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Brief Reports   |    
Effects of Serious Mental Illness and Substance Abuse on Criminal Offenses
John Junginger, Ph.D.; Keith Claypoole, Ph.D.; Ranilo Laygo, Ph.D.; Annette Crisanti, Ph.D.
Psychiatric Services 2006; doi: 10.1176/appi.ps.57.6.879

Objective: Some believe serious mental illness has been "criminalized." Effects of serious mental illness and substance abuse on criminal offenses were studied for 113 postbooking jail diversion participants and their nondiverted counterparts. Methods: Raters read participants' and police report descriptions of criminal offenses and participants' explanations for them. Using 5-point scales, raters independently estimated whether an offense resulted directly or indirectly from serious mental illness or substance abuse. Results: Serious mental illness and substance abuse had little effect on offenses. However, substance abuse led to a sizable minority of offenses and was more likely than mental illness to cause an offense. Conclusions: Unless factors unique to serious mental illness can be specifically associated with behavior leading to incarceration, the criminalization hypothesis should be reconsidered in favor of more powerful risk factors for crime that are widespread in social settings of persons with serious mental illness. (Psychiatric Services 57:879-882, 2006)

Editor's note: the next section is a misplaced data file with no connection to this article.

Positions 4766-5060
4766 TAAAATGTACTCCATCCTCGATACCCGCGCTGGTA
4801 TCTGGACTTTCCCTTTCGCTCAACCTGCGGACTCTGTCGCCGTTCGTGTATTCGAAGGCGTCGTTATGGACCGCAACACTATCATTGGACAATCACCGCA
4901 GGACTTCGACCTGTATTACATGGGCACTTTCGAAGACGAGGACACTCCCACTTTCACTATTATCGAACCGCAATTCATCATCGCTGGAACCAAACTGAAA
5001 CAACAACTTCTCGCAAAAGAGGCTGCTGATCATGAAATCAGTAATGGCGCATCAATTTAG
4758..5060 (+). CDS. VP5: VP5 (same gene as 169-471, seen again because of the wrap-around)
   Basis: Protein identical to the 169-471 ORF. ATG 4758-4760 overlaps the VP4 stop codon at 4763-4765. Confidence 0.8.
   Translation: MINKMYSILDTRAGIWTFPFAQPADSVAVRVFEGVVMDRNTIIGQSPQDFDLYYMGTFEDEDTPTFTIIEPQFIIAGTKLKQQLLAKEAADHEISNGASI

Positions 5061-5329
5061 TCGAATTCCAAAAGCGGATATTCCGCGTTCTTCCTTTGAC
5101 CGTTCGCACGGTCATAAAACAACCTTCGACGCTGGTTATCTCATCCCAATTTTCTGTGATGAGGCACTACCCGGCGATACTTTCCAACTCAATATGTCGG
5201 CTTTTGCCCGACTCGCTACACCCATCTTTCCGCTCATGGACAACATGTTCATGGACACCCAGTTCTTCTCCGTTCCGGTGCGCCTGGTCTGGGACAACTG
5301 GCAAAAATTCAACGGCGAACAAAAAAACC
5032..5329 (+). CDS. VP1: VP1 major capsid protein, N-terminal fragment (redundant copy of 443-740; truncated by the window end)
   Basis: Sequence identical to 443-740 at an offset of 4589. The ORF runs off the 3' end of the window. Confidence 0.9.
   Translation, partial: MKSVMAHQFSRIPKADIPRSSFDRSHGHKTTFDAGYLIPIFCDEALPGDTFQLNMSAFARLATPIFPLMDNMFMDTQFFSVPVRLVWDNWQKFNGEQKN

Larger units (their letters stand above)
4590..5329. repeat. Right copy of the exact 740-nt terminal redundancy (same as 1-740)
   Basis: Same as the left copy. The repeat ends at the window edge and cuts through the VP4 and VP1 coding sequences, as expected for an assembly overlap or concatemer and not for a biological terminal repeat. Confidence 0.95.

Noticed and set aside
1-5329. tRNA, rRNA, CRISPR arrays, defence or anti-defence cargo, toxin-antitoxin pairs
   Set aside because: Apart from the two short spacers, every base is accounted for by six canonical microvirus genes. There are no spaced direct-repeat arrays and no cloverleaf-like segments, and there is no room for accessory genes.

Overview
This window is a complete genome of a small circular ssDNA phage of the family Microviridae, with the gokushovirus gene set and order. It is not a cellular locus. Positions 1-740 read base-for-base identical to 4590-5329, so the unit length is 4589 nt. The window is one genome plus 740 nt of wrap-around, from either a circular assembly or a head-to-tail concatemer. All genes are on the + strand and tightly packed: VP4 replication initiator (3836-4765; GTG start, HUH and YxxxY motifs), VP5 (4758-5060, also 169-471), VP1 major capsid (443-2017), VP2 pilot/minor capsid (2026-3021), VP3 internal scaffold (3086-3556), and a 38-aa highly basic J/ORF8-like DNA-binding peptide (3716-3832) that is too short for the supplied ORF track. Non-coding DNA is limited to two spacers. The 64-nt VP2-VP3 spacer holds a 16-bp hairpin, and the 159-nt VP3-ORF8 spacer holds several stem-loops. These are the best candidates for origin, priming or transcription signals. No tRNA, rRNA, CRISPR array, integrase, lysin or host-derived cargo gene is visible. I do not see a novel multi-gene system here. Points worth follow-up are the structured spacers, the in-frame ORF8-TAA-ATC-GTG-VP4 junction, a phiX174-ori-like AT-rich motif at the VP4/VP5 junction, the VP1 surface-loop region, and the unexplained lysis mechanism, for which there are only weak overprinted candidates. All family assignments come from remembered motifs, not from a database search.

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Dr. Junginger is affiliated with the Mental Health Clinical Center, Department of Veterans Affairs, 10 North Greene Street, Suite 6A, Baltimore, Maryland 21201 (e-mail, john.junginger@med.va.gov). Dr. Claypoole and Dr. Crisanti are with the Department of Psychology, University of Hawaii, Manoa, in Honolulu. Dr. Laygo is with ORC Macro, Atlanta.